Lively and authoritative, The Habsburgs is the engrossing definitive history of the remarkable dynasty that forever changed Europe and the world. 

PLEASE NOTE: When you purchase this title, the accompanying PDF will be available in your Audible Library along with the audio. 

©2020 Martyn Rady (P)2020 Hachette Audio

Critic Reviews

"Martyn Rady's history of this peculiar family is deeply informed, elegantly written and a joy to read." (Evening Standard [UK])

"This admirably compact, exceptionally well-written survey will probably be the standard one-volume history of the Habsburg dynasty for years to come." (Library Journal)

"A sweeping chronicle of the rise and fall of the Habsburg dynasty." (Kirkus)  

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  • Overall
    5 out of 5 stars
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    5 out of 5 stars

An Excellent and Interesting History

This book is a much needed survey of one of the most important in influential dynasties in European history. Especially for Americans who wish to look beyond the British and French dynasties. My interest in the book was piqued as I had once lived in Vienna where I learned German and visited the Schoenbrunn Palace and the Imperial Crypt. I was interested in the Habsburgs but never dove deeper into their history more than the 18th century. Once, while living in southwestern Germany along the Rhine, I noticed the Austrian flag above a medieval city gate and learned that the town, Waldshut, had once been a Habsburg possession. This book helped fill in the gaps and illustrate how big the Habsburg holdings were. Martyn Rady managed to bring dimension and life to the principal figures whilst maintaining a steady march through the history at a good pace.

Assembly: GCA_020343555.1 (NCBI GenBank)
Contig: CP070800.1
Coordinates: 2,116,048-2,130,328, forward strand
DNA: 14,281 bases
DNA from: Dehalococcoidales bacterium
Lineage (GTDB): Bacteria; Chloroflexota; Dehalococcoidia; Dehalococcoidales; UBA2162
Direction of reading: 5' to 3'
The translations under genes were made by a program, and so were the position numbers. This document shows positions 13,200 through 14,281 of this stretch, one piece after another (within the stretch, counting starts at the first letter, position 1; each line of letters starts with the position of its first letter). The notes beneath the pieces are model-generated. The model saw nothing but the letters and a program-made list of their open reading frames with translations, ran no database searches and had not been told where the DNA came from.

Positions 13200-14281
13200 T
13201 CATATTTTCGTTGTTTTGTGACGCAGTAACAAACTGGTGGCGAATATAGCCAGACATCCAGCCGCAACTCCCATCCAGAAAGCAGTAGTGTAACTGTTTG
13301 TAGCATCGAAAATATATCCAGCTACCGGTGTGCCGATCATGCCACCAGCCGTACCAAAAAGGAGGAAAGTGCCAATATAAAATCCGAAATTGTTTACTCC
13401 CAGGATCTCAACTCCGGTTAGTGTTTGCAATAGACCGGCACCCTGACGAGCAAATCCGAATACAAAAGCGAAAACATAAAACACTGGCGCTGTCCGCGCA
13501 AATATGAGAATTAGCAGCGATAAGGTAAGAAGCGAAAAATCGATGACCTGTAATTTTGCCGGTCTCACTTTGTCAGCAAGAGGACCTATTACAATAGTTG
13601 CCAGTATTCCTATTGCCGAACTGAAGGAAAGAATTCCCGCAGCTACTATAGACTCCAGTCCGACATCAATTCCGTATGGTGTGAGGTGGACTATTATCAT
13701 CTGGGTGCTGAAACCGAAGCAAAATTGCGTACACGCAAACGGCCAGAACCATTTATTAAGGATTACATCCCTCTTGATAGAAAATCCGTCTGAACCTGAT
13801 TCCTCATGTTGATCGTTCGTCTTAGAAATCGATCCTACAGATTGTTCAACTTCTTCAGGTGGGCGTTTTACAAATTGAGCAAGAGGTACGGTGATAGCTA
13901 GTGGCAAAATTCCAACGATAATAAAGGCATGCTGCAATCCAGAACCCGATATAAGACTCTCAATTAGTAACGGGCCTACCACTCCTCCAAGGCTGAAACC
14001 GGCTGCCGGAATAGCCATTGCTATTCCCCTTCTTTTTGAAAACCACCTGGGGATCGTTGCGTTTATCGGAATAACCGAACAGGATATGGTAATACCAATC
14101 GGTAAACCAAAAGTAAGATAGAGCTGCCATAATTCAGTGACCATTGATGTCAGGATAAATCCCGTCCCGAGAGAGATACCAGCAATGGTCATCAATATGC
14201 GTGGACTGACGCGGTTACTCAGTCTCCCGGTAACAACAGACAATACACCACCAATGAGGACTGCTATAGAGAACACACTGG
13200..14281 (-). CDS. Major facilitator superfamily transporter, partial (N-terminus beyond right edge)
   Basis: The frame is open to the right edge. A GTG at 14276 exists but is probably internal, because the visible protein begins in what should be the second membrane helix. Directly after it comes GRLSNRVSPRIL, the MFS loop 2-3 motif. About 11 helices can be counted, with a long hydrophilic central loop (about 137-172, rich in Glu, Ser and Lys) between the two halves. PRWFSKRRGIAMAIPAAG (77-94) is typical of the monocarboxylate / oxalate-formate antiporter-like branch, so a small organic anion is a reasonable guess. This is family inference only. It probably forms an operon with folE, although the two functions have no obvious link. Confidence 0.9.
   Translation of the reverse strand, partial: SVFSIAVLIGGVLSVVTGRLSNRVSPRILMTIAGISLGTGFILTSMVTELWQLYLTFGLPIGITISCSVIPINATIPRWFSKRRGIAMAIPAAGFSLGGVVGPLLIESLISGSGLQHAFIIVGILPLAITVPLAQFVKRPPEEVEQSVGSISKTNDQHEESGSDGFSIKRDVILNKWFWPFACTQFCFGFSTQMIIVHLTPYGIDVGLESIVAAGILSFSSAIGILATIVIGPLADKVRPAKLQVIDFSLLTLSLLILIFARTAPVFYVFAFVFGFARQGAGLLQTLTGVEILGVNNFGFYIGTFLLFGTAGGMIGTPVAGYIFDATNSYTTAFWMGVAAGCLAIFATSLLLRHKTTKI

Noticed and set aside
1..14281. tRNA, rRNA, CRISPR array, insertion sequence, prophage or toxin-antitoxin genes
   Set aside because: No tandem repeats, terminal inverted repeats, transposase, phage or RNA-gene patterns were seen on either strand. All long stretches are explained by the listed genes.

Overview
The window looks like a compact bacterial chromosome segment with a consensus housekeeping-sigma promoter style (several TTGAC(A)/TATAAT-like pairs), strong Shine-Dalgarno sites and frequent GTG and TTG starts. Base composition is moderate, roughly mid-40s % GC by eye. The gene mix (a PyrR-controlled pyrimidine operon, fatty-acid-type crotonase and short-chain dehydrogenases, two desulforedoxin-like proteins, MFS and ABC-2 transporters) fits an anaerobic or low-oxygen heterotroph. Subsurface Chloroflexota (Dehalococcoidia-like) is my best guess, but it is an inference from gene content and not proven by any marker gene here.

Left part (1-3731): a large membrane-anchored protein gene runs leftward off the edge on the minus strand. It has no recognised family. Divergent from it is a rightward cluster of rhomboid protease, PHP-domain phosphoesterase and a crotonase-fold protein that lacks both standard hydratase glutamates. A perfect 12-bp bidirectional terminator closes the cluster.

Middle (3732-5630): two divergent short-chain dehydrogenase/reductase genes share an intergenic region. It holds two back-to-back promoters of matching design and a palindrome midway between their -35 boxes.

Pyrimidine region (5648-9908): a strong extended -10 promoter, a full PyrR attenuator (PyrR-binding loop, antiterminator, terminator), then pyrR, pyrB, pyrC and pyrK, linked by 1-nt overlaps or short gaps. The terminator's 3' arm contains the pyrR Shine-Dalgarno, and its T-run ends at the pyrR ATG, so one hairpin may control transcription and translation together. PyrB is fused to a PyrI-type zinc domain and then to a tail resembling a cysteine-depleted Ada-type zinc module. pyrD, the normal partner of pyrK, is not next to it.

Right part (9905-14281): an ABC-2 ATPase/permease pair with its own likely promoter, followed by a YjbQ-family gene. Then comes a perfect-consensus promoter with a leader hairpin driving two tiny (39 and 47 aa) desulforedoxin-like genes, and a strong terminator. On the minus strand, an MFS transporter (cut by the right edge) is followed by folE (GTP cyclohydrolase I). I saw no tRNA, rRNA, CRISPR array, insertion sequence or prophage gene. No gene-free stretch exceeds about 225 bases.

11 people found this helpful

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A comprehensive survey of a complex family dynasty

I very much enjoyed how the book followed the chronology of the dynasty but focused on the game changers and the flamboyant. As usual for me this book will spinoff more tangential study.

10 people found this helpful

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Too dry for such a rich history

The book is too much focused on accurately accounting for dates at the expense of weaving a dramatic tale of intrigue. The narrator does a poor job of pronouncing Spanish names.

8 people found this helpful

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    1 out of 5 stars

Anti-Catholic and Anti-Habsburg

The book is anti-Catholic and anti-Habsburg. The narrator has a pleasant and clear voice, but interprets the text too much for my taste.